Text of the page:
Promised a new nation-to-nation relationship with the federal Liberal government almost two years ago, the Assembly of First Nations isn’t waiting for Ottawa to start the conversation about a new way of delivering housing both on and off-reserve.
The Assembly started talking to its members from across the country about the issue last November, at its first National Housing and Infrastructure Forum in Winnipeg. A special Chief’s Assembly followed soon after in Quebec, supporting the development of a First Nations National Housing and Infrastructure Strategy.
Now the AFN has moved on to a series of provincial meetings to seek First Nations’ input on how a new housing strategy should work. The first for B.C. drew representatives from 75 B.C. First Nations to a two-day forum in Victoria on Monday and Tuesday.
“I’ve given up on there being an epiphany in Ottawa,” Harold Calla, a member of the Squamish nation and CEO of the First Nations Financial Authority, told the first day of the forum.
“I’m glad to see the conversation starting to talk about not waiting for people to give us rights, but [how to] start taking them, start acting on them.”
First Nations need housing authority
The forum asked participants to consider an idea developed by the AFN Chiefs’ Committee on Housing: the creation of national, provincial, and even regional First Nations authorities that would directly control housing assets both on and off-reserve.
Putting housing under First Nation control could impact more than just homes. AFN National Chief Perry Bellegarde spoke about the link between housing and jobs on reserves, using as an example his own experience as chief of the Little Black Bear First Nation in Saskatchewan, when Canada Mortgage and Housing Corporation built four and five bedroom homes in the community.
“They supplied a fridge and stove, and washer and dryer,” Bellegarde recalled. “And then all my cousins that worked at the band office quit their jobs and went on welfare because they could get everything else paid for on welfare,” he said.
“It’s almost like they’re motivating our people to stop working and go on welfare. There’s something wrong with that system.”
Of course, just getting a house on reserve isn’t exactly easy. As of 2011, a quarter of on reserve First Nations individuals lived in overcrowded conditions. More than 40 per cent lived in housing that was in need of major repairs.
Manitoba regional chief Kevin Hart, who is responsible for the national Assembly’s housing, water, and infrastructure portfolio, joked darkly that on-reserve housing is so scarce that a child should be put on a wait-list as soon as its born, “because in 20-25 years, maybe there’s going to be a house available to them for their own family.”
Twenty-five years might not be long enough for many First Nations communities. “Our community hasn’t had a new home since 1985,” said BCAFN acting regional chief Maureen Chapman. Some of those homes, she added, have since been condemned as unfit for occupation.
Collective advocacy for local needs
Feedback from provincial meetings like this week’s in Victoria will determine a draft action plan for moving forward with a Canada-wide First Nations housing strategy, including potential roles and responsibilities for any First Nation housing authorities.
“Local communities don’t like giving up their authority, for good reason,” said Garry Merkel, who led the now-defunct B.C. Aboriginal Housing Committee and chaired the Victoria forum.
“You’ve got to build a model that respects what happens at the local level, but still lets us capitalize on each other, get some economies of scale, use our collective advocacy power, use large scale capacity development programs, and implement them at a larger scale.”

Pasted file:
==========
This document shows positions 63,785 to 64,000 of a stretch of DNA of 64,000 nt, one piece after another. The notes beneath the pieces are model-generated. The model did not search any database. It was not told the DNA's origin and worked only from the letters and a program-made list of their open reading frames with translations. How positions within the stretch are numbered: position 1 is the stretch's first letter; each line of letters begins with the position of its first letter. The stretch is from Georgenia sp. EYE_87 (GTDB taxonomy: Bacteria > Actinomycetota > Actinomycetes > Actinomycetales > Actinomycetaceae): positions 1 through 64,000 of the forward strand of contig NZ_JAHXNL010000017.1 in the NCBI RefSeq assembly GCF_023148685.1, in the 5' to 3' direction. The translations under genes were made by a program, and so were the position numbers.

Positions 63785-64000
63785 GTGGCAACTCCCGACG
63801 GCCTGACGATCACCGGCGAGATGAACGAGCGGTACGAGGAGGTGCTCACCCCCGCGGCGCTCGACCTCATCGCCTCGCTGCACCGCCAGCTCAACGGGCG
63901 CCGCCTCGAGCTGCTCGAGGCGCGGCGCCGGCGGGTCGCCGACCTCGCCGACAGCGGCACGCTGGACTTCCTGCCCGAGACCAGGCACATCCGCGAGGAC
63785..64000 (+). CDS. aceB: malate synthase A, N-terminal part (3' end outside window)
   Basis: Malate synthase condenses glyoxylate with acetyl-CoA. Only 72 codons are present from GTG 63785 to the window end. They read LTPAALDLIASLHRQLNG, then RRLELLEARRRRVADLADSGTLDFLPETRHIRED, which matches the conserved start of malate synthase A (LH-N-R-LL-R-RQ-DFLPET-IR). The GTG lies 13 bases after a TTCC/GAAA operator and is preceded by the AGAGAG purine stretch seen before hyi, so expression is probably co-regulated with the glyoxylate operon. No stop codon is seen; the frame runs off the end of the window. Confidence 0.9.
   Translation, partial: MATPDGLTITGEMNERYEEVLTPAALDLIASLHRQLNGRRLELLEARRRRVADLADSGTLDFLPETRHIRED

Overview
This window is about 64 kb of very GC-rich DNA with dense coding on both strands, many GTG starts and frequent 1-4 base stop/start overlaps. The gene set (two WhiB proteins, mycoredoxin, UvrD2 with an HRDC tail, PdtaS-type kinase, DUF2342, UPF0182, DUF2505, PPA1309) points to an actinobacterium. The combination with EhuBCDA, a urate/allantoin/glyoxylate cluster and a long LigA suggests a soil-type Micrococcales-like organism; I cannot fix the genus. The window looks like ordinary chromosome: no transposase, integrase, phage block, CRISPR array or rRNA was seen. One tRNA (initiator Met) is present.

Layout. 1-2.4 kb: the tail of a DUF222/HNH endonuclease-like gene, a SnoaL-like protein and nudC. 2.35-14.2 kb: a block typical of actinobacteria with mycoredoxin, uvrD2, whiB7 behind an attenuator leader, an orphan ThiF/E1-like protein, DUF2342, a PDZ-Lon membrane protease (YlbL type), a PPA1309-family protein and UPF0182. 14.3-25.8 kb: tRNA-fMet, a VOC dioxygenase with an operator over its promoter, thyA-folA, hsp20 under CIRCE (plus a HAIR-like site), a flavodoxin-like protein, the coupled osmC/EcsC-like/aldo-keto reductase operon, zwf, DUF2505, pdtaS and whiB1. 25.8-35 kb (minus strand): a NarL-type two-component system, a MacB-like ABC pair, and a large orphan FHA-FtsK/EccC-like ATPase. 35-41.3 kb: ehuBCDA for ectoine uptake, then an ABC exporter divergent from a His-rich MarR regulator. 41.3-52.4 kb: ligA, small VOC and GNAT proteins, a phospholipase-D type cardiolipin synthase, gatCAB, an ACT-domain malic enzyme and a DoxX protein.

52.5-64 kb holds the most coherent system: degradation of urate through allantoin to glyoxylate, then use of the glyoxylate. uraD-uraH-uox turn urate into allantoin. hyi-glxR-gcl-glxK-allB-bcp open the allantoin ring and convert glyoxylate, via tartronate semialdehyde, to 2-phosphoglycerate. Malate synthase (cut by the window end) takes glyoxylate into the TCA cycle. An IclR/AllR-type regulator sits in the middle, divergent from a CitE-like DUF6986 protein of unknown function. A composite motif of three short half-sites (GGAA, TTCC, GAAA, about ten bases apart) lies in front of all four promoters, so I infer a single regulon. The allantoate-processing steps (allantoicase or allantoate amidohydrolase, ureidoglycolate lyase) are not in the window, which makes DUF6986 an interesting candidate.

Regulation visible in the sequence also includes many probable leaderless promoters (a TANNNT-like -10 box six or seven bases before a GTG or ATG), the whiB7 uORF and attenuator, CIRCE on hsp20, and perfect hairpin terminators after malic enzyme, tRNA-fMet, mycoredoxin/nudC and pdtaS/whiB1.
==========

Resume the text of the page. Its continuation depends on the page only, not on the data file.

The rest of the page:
Merkel and other speakers including Calla, national chief Bellegarde, former Aboriginal Housing Management Association CEO Ray Gerow, and Hart, agreed on the importance of First Nations taking their time in establishing any new agencies to oversee housing — a process they said could take a decade or more to complete.
“All that kind of work takes infrastructure,” said Merkel. “You can’t just have local people running that off the side of your desk. You need some kind of superstructure to make whatever those common functions are, happen.”
Getting past ‘shuffling deckchairs on the Titanic’
While this week’s conversation was among First Nations alone, Ottawa hasn’t been entirely silent.
The Canada Mortgage and Housing Corporation (CMHC), and Indigenous and Northern Affairs Canada (INAC), have both been consulting with First Nations, academics, and other housing organizations as part of the federal mandate for indigenous housing reform. Pending policy changes include a CMHC-led National Housing Strategy for off-reserve accommodation, and reform of INAC’s own protocols for supporting on-reserve housing.
Independent new First Nations Housing Authorities wouldn’t fix every persistent housing problem on their own, Merkel admits. So in the meantime, First Nations will continue to work with federal and provincial governments on reforms that fall short of that degree of First Nation control.
“Building an organization without figuring out how you fix all the pieces, and get a strategic and coordinated approach, is really shuffling the deck chairs on the Titanic,” said Merkel.
“You have to have a reason for moving to a First Nations authority, and it needs to do something useful that the current system is not able to do for whatever reasons.”
Merkel admits it’s all a bit vague right now. But that’s intentional, he says. The Assembly is only trying to start a conversation. “By the end of this [forum], we’re going to be talking about ‘How do we carry this conversation on?’ Cause this is not going to give us all the answers.”
But it may well begin to sketch in the outlines of an answer.